Time stands still in this desert town

Things to see and do in Florence, Arizona

by Denis Begin

My first memory of Florence, Arizona, was based on the movie Murphy’s Romance. The 1985 picture by Columbia Pictures was shot on Main Street and around Florence. This romantic comedy features Sally Field as Emma Moriarty, who moves to Florence to start a new life and a horse business. Pharmacist Murphy Jones (James Garner) plays her new love interest, but Emma’s former husband, Bobby Jack Moriarty (Brian Kerwin) will just not go away. The movie has a western feel and showcases the people of Florence. But there is a big difference between Hollywood and reality.

Located 60 miles (100 km) southeast of Phoenix, Florence appears to be a peaceful city of 9,000, serving the farming and ranching community. The name Florence most likely comes from the daughter of Levi Ruggles, who founded Florence in 1866. The McFarland State Historical Park at Main and Ruggles is the site of the original town. Various men from Florence have made major contributions to the growth of Florence and Arizona. It was Charles Poston, Father of Arizona, who convinced President Lincoln to separate the New Mexico and Arizona territories. Four local men became territorial or state governors. At one time Florence was larger than Phoenix, but without a major railroad the town had to find other ways to survive and prosper. Prisons seemed to make good economic sense.

Many cities adopt a pleasant slogan such as the City of Roses, but Florence is unofficially known as the City of Prisons. There are 13 state prisons in Arizona under the jurisdiction of the Arizona Department of Corrections. Florence has 9 prison complexes holding 17,000 inmates. The Florence State Prison is responsible for state executions.

What is there to see other than prisons?

1. McFarland State Historical Park

The McFarland State Historical Park building was constructed in 1878 and is listed on the National Register of Historical Sites. It was the first courthouse, then a hospital, public health/welfare center and museum. The park also includes a picnic area. The main building is now the visitor centre and features the archives of the life of Ernest W. McFarland, (1894-1984), one of the most famous people to call Florence home. McFarland was Pinal County Attorney, a U.S. senator, majority leader of the U.S. senate, governor of Arizona and chief justice of the Arizona Supreme Court.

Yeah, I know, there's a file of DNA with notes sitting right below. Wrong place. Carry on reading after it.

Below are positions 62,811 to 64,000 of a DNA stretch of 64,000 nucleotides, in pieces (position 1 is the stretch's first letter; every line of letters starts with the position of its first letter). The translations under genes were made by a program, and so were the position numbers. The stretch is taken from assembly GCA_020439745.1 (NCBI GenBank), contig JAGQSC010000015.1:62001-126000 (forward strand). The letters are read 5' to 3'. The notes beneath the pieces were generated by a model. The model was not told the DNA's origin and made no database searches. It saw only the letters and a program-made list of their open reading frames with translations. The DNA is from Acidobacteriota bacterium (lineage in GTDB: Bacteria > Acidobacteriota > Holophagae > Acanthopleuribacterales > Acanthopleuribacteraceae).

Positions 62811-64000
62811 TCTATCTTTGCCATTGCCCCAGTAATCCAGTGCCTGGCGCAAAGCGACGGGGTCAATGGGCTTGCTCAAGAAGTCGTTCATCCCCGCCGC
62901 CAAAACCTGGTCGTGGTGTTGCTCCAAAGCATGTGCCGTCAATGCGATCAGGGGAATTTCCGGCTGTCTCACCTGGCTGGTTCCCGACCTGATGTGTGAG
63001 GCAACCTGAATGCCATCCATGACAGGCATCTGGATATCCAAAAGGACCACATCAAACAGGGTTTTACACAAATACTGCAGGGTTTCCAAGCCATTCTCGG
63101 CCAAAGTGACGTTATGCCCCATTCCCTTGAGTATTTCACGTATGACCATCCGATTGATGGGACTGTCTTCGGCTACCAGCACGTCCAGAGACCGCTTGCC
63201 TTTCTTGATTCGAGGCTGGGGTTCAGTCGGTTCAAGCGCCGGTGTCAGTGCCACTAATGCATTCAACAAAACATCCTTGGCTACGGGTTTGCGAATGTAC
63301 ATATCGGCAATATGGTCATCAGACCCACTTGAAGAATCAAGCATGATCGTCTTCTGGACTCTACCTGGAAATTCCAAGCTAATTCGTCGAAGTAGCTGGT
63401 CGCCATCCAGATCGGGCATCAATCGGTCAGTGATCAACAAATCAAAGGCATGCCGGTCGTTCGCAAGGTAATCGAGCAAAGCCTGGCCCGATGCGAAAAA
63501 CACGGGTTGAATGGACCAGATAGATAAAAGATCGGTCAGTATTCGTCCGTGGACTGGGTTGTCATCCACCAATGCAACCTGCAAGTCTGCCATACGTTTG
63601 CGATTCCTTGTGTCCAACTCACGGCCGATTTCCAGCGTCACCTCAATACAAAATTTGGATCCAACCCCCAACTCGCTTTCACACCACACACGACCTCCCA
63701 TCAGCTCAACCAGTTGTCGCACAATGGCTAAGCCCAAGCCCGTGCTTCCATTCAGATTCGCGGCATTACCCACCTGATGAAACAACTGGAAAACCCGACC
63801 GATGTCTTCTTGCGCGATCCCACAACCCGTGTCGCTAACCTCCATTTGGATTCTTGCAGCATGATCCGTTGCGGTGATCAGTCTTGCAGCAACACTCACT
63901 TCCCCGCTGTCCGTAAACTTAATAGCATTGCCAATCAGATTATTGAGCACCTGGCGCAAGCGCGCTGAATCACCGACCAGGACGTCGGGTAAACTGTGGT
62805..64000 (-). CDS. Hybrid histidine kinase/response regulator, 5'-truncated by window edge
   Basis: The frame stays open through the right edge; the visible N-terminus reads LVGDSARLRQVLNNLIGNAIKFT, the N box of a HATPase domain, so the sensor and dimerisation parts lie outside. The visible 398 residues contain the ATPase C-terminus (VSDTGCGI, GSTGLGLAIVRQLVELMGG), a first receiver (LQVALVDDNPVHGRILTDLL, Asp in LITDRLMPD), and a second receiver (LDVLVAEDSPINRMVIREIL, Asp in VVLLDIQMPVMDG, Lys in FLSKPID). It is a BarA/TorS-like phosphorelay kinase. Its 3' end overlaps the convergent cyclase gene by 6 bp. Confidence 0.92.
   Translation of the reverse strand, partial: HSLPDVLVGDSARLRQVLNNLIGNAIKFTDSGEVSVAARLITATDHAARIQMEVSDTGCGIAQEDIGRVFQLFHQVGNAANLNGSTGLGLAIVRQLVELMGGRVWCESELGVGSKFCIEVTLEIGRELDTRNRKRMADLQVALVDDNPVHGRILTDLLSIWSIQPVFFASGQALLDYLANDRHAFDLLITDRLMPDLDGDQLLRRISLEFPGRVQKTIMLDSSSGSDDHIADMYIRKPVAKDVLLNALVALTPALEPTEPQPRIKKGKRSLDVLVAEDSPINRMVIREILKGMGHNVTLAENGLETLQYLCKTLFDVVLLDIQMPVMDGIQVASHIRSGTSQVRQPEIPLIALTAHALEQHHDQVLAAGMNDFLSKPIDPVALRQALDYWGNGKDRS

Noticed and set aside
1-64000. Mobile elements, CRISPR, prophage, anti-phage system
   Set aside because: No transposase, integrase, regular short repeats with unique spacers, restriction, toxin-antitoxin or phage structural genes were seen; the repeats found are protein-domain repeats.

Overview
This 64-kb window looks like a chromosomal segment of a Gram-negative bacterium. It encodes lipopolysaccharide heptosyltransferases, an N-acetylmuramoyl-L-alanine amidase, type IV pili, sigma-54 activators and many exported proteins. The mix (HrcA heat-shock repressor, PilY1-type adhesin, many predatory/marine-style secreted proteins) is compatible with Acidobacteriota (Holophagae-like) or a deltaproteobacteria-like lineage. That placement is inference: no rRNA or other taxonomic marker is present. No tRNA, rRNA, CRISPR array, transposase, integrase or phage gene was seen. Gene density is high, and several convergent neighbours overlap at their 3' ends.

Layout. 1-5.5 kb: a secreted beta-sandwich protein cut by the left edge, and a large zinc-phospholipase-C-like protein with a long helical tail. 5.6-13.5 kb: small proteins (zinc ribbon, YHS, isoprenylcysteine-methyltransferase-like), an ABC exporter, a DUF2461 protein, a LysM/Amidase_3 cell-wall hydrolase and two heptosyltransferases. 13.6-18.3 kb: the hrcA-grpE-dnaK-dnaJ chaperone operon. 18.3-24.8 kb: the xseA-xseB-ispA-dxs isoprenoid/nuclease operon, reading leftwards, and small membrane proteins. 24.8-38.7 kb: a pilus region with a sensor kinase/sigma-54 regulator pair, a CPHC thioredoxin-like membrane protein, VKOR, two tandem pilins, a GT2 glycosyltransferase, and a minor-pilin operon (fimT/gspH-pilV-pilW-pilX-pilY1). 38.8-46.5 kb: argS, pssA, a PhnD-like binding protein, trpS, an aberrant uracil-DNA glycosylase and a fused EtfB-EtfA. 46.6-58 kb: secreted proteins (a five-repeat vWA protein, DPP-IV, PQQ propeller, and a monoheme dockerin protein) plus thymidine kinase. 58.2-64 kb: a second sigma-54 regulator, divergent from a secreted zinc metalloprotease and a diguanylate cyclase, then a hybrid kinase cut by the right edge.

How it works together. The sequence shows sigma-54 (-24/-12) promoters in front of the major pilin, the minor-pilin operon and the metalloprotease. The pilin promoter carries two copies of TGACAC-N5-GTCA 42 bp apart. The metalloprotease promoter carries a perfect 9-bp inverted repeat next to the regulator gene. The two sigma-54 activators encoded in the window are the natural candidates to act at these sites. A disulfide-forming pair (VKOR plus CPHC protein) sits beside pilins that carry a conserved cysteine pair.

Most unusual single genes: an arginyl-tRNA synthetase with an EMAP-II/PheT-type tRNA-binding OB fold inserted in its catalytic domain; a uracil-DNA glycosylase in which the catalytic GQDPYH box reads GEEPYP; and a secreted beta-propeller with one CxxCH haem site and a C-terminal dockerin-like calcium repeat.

2. Pinal County Historical Society Museum

The Pinal County Museum located on Main Street is a outstanding local museum. The displays include Hohokam artifacts, guns of the Civil War and Apache wars, saguaro cactus furniture, a square grand piano, 28 hanging nooses, a two-seater gas chamber chair and information on local POW Camps during the Second World War. I learned that some famous people are part of Florence history: Tom Mix, Gene Autry, Ira Hayes, Charles Poston, Pauline Cushman, Eva Dugan, Winnie Ruth Judd, sheriff Peter Gabriel and my personal favourite, Pearl Taylor Hart. Miss Hart, a Canadian, robbed a stagecoach in 1899 and, after her mysterious release from the Yuma Territorial Prison, spent the rest of her life ranching near Florence. So much for nice Canadians!

3. Pinal County Courthouse

This is the second Florence courthouse. It was built in 1891 to replace the present McFarland Building. This late Victorian style courthouse was built to impress Washington, D.C. in preparation for statehood. This building is only one of 25 buildings in Florence that are listed on the National Register of Historical Sites. Check out the tower clock over the courthouse. When the building was originally completed, there was not enough money to install a real clock. Instead, workers painted a clock with the perpetual time of 11:44 am.

4. Casa Grande Ruins National Monument

These pueblo ruins are only 11 miles (17 km) from Florence. The “Great House” was constructed around AD 1200 by the Hohokam (“all used up”) Indians. The main building is three stories high, 60 feet long and has  walls facing the four cardinal directions. Several wall slots and portholes were used to indicate astrological alignment at equinoxes and solstices. A wall surrounded the entire village, with a ball court outside the walls. Buildings were constructed with wood beams and adobe. The Hohokam were desert farmers who built 300 miles of irrigation canals from the Gila and Salt Rivers, growing corn, beans and squash. Their civilization did not last and by AD 1400 the Hohokam had abandoned this site.

5. St. Anthony’s Greek Orthodox Monastery

This monastery hardly fits the western culture of Florence, but it is so unique it deserves a visit. In 1995, six monks arrived from Greece to build a monastery eight miles (13 km) south of Florence. Within a decade, 40 monks were following the Cenobitic or common way of life. While living a monastic life, the members have built the monastery, surrounding chapels and elaborate gardens. Visitors are welcome to tour the monastery, but are reminded to dress modestly and appropriately.

RV parks in the area

For RVers, there are three RV parks catering to the 55 age group in the surrounding area: Tierra del Sol, Desert Gardens RV and Rancho Sonora. Instead of spending time in Phoenix, make time for Florence.

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